Michael Majerus

Michael E. N. Majerus
Born 1954
Died 27 January 2009
Residence United Kingdom
Nationality British
Fields Entomology, Evolutionary biology, Genetics
Institutions Keele University
University of Cambridge
Alma mater Royal Holloway College
Notable awards Sir Peter Scott Memorial Award

Michael Eugene Nicolas Majerus (1954 – 27 January 2009) was a geneticist and Professor of Ecology at Clare College, Cambridge, an enthusiast who became a world authority in his field of evolutionary biology. He was widely noted for his work on moths and ladybirds and as an advocate of the science of evolution. He was also an enthusiastic educator[1][2] and the author of several books on insects,[3][4] evolution[5][6] and sexual reproduction.[7]

The son of Fernand and Muriel Majerus, he took an early interest in lepidoptera and ecological genetics following the work of E.B. Ford, whose book Moths (in the New Naturalist series)[8] he bought at the age of ten. He was educated at Merchant Taylors' School, Northwood, and graduated in botany and zoology from Royal Holloway College, London.[9] Later he moved into studying ladybirds, an area which brought him widespread publicity as an expert in 2004 when the Harlequin ladybird came to Britain, causing a disaster for native species. This publicity led to the involvement of members of the public in the effective monitoring of the spread of the Harlequin. His work on the peppered moth provided new support for the understanding of peppered moth evolution.[6][10][11]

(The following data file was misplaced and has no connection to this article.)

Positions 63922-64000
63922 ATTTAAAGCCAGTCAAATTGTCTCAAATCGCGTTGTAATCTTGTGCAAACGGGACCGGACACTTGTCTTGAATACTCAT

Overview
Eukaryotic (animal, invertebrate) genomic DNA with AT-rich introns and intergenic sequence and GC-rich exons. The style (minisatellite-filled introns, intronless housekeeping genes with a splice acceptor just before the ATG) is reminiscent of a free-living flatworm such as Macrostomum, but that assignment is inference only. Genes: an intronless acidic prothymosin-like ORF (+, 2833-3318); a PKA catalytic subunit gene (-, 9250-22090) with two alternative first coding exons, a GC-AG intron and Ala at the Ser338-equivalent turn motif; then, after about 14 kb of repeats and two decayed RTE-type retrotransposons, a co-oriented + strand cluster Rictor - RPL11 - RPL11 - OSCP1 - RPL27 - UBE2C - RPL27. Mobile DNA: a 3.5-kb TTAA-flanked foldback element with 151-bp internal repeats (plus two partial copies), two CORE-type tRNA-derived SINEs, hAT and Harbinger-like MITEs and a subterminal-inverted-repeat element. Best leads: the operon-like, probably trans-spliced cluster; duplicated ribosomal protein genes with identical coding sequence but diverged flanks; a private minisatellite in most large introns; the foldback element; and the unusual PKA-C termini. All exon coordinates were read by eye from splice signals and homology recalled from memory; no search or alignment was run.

His research work was largely focussed around insect species, particularly the peppered moth and ladybirds, but explored these from many different perspectives including melanism,[12] male killers,[13][14] sexual selection,[15][16] sexually transmitted diseases,[17] animal colouration,[18] invasive species,[19][20] and biological pest control.[21]

He was the president of the Amateur Entomologists' Society,[22] a Fellow of the Royal Entomological Society, and a Life Fellow of the British Naturalists' Association. He received a number of awards, including the Sir Peter Scott Memorial Award in 2006, for his contributions to British Natural History.

He died January 27, 2009 after an unexpected and brief struggle with aggressive mesothelioma.


  1. ^ For example: Majerus, M.E.N. (2008). "Signs of Darwin in your back garden: The defensive colour patterns of moths and butterflies". AES Bug Club 16: 29–40. 
  2. ^ Majerus, M.E.N. (2009). "Industrial Melanism in the Peppered Moth, Biston betularia: An Excellent Teaching Example of Darwinian Evolution in Action". Evolution: Education and Outreach 2: 63–74. doi:10.1007/s12052-008-0107-y. http://www.springerlink.com/content/h7n4r6h026q1u6hk/. 
  3. ^ Majerus, M. E. N. (1994). Ladybirds. New Naturalist series, #81. Collins, London, UK. ISBN 0-00-219935-1. 
  4. ^ Majerus, M. E. N. (2002). Moths. New Naturalist series, #90. Collins, London, UK. ISBN 0-00-220142-9. 
  5. ^ Majerus, M. E. N.; Amos, W. D.; Hurst, G. D. D. (1996). Evolution the Four Billion Year War. Longman, UK. ISBN 0-582-21569-2. 
  6. ^ a b Majerus, M. E. N. (1998). Melanism: Evolution in Action. Oxford University Press, Oxford, UK. ISBN 0-19-854982-2.